The general term “mushrooms” includes a wide variety of fungal plants. They typically have a domed cap on a stalk and many have gills on the underside of the cap.
Among the various mushroom species, many are considered nutritious and beneficial to the human diet. Several varieties, however, have interesting hallucinogenic and even lethal properties that could be of interest to the murder mystery writer. The term “toadstool” is often reserved for the inedible or poisonous varieties.
One of the most popular varieties of mushroom that falls under the general category of “interesting but lethal” is the toadstool Amanita muscaria, commonly known as the fly agaric or fly amanita. It is considered a poisonous plant, but its beauty and psychoactive components often tempt adventurous people to consume it.
The Amanita muscaria is one of the most easily recognized of the poisonous mushrooms—a large white-gilled, white-spotted red mushroom. Although the toadstool can be lethal if eaten fresh and raw, parboiling the plant weakens its toxicity and releases the hallucinogenic substance muscimol trapped within.
This alluring toadstool has interesting folklore attached to it. The mushroom is the hallucinatory ‘shroom responsible for Alice’s trip in Wonderland and there are interesting tales of this plant used as a traditional symbol of yuletide happiness in Central Europe, Russia and Scandinavia for many centuries—calling the plant “a red light shining bright in the winter darkness.” Images of a red-suited Santa Claus and his flying reindeer are often attributed to the high—described as a “roaring drunk”—produced when this mushroom was boiled and the remaining pot liquid used as a holiday drink.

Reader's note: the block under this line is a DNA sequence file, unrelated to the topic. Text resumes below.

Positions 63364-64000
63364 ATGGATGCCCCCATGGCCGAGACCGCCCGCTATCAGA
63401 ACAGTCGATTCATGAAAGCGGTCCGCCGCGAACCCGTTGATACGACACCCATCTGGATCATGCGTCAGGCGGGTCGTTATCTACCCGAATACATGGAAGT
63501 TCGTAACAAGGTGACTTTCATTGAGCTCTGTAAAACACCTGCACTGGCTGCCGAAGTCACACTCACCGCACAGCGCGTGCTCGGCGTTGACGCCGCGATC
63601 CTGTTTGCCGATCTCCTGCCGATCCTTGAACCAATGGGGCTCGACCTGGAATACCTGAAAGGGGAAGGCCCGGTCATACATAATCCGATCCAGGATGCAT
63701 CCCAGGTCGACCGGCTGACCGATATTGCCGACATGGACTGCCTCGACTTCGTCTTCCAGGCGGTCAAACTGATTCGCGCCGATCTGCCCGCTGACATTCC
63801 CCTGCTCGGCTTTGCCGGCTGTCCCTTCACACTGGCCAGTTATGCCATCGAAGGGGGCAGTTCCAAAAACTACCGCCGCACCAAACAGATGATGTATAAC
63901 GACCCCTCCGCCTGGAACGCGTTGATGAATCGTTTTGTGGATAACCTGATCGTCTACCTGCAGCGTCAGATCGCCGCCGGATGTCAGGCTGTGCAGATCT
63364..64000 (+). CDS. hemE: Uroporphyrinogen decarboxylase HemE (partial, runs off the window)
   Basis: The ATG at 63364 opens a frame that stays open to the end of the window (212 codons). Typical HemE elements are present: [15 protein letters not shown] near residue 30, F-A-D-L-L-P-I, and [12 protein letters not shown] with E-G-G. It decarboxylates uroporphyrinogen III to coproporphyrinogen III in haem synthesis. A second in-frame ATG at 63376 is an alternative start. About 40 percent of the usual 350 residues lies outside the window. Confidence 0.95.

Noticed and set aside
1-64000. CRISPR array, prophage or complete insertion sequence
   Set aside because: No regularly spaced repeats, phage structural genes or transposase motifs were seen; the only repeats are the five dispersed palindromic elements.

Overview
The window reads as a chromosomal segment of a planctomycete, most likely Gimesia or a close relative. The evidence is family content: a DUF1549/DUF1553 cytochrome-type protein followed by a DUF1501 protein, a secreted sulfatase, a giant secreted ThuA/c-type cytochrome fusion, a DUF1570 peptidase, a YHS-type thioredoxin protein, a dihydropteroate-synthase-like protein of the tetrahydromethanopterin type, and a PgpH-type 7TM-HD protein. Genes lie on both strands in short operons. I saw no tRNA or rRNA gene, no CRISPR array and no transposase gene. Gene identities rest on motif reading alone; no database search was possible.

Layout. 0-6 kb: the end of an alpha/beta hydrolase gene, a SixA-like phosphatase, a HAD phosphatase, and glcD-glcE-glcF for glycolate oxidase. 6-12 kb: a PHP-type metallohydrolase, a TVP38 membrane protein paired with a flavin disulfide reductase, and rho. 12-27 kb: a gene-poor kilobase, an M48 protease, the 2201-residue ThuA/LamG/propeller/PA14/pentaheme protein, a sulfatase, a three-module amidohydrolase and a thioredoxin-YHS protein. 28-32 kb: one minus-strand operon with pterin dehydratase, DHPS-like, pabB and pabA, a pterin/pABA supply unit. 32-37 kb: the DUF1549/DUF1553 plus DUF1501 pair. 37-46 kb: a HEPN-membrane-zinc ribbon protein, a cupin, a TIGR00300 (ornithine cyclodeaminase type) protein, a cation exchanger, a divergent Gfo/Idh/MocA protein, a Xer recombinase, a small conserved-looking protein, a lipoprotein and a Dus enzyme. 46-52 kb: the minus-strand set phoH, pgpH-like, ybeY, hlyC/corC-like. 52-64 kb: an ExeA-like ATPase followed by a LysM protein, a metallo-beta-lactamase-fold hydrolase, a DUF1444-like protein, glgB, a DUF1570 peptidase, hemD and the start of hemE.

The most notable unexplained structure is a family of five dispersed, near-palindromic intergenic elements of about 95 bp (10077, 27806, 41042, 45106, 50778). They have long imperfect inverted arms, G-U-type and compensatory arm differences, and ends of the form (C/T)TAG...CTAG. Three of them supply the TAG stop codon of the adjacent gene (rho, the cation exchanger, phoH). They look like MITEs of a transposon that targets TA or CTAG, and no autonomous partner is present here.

Native throughout the temperate regions of the Northern Hemisphere, this lethal plant has been unintentionally introduced to many countries in the Southern Hemisphere as they were carried along with pine and birch trees for developing plantations in these southern regions.
The deadly outcomes from consuming this plant are certainly dependent on how much is eaten and if the plant has been boiled first to weaken the muscimol toxin. If used properly in your murder mystery plot, this plant can be an effective and stealthy killer.
Once the raw plant has been ingested, low blood sugar and degenerative changes in the body’s organs develop—particularly weakening the kidney, liver and heart muscles. The symptoms are slow to develop (usually six to fifteen hours after ingestion and sometimes as much as forty-eight hours). An unsuspecting victim might not only consume a fully lethal dose, but this person wouldn’t know anything is wrong or seek medical attention until it’s too late.
The initial symptoms of Amanita muscaria mushroom poisoning are mild but rapidly build into severe stomach pains, violent vomiting, intense thirst and bloody diarrhea. An interesting point to note is that the victim will remain conscious almost to the end before finally lapsing into a coma and dying—allowing the writer to compose dramatic and entertaining murder scenes.
From a medical standpoint, life support measures may keep the person alive for an additional period of time, but the damage to the liver is so severe and irreversible that the only sure way to save a victim is with a full liver transplant.
So for a mind-blowing yuletide holiday high, a properly prepared Amanita muscaria tonic may be just the thing; but for a one-way trip to the morgue, use the plant in its natural state for creating a stunningly spectacular murder scene.
Thoughts? Comments? I’d love to hear them!